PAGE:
[slawth or especially for 2, slohth]
habitual disinclination to exertion; indolence; laziness.
any of several slow-moving, arboreal, tropical American edentates of the family Bradypodidae, having a long, coarse, grayish-brown coat often of a greenish cast caused by algae, and long, hooklike claws used in gripping tree branches while hanging or moving along in a habitual upside-down position.
a pack or group of bears.

1125–75; Middle English slowth (see slow, -th1); replacing Old English slǣwth, derivative of slǣw, variant of slāw slow

1. shiftlessness, idleness, slackness. Unabridged
Based on the Random House Dictionary, © Random House, Inc. 2014.
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World English Dictionary
sloth (sləʊθ)
1.  any of several shaggy-coated arboreal edentate mammals of the family Bradypodidae, esp Bradypus tridactylus (three-toed sloth or ai) or Choloepus didactylus (two-toed sloth or unau), of Central and South America. They are slow-moving, hanging upside down by their long arms and feeding on vegetation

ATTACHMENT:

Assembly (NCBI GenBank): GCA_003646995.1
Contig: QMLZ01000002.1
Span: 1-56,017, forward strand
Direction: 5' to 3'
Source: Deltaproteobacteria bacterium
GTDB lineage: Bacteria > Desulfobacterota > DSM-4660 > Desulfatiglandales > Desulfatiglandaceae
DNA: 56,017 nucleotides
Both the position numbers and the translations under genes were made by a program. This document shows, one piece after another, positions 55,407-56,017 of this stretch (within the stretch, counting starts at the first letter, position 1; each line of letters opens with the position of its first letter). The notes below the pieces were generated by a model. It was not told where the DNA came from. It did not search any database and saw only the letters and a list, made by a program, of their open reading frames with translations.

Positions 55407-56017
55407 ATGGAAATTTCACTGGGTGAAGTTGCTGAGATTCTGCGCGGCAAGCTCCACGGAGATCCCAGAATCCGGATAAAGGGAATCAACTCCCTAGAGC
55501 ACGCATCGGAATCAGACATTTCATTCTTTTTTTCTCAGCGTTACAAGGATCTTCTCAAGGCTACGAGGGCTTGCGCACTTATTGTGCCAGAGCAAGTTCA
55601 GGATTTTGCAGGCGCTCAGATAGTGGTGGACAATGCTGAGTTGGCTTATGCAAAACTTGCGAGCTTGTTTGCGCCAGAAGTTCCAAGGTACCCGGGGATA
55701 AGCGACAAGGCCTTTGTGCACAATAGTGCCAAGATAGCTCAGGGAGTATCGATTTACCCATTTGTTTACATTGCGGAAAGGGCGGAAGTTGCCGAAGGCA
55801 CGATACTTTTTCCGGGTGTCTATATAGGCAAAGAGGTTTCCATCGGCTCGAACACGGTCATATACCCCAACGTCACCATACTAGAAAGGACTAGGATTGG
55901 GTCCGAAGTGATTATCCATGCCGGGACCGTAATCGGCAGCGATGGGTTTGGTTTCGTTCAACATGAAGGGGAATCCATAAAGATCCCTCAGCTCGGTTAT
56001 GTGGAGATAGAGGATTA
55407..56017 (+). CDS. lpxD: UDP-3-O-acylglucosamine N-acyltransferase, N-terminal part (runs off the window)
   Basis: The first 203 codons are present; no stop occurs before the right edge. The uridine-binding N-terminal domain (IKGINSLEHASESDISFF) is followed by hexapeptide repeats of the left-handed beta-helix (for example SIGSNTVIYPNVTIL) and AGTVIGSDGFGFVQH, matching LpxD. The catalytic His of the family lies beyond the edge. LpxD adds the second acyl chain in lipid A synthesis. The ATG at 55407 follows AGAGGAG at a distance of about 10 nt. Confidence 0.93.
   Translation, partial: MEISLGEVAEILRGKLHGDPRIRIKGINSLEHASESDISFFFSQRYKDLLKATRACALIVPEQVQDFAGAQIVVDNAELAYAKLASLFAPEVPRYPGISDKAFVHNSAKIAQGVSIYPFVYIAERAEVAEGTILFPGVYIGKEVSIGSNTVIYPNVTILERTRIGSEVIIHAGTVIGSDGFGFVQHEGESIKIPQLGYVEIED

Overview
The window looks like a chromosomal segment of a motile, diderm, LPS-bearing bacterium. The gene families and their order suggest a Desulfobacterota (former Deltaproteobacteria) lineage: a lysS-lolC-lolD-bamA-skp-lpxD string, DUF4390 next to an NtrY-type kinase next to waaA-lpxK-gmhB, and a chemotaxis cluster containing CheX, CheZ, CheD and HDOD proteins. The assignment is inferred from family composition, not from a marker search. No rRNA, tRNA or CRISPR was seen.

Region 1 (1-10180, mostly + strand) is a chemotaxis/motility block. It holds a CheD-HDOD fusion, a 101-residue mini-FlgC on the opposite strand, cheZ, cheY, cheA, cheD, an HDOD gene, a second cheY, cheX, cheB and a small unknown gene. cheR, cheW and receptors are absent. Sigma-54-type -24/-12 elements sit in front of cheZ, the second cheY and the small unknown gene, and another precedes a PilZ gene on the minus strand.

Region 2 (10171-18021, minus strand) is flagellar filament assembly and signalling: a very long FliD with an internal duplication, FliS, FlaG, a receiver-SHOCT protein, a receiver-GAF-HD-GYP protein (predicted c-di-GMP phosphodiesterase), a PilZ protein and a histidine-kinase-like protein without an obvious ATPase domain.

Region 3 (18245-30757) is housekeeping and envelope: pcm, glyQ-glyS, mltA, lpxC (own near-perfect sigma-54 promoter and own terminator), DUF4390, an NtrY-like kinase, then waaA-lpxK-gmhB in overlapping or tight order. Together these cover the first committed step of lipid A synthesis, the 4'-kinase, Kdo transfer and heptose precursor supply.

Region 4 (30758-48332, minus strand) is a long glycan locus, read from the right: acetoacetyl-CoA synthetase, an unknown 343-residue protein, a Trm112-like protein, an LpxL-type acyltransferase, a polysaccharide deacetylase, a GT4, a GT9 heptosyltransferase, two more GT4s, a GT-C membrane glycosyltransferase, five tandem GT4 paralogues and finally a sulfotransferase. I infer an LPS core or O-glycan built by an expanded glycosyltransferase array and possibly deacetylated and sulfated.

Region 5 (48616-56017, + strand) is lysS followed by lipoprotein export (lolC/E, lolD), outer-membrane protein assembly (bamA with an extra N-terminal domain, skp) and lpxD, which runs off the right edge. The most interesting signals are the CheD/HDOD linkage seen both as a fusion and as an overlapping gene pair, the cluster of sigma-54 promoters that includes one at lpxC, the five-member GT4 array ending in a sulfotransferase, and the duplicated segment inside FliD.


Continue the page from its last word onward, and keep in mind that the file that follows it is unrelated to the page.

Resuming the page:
2.  reluctance to work or exert oneself
[Old English slǣwth; from slǣw, variant of slāwslow]

Collins English Dictionary - Complete & Unabridged 10th Edition
2009 © William Collins Sons & Co. Ltd. 1979, 1986 © HarperCollins
Publishers 1998, 2000, 2003, 2005, 2006, 2007, 2009
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Word Origin & History

c.1175, "indolence, sluggishness," formed from M.E. slou, slowe (see slow); replacing O.E. slæwð. Sense of "slowness, tardiness" is from c.1380. As one of the deadly sins, it translates L. accidia. The slow-moving mammal first so called 1613, a translation of Port.
preguiça, from L. pigritia "laziness" (cf. Sp. perezosa "slothful," also "the sloth").
Online Etymology Dictionary, © 2010 Douglas Harper
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Example sentences for sloths
Sloths travel slowly along branches rather than swinging energetically.
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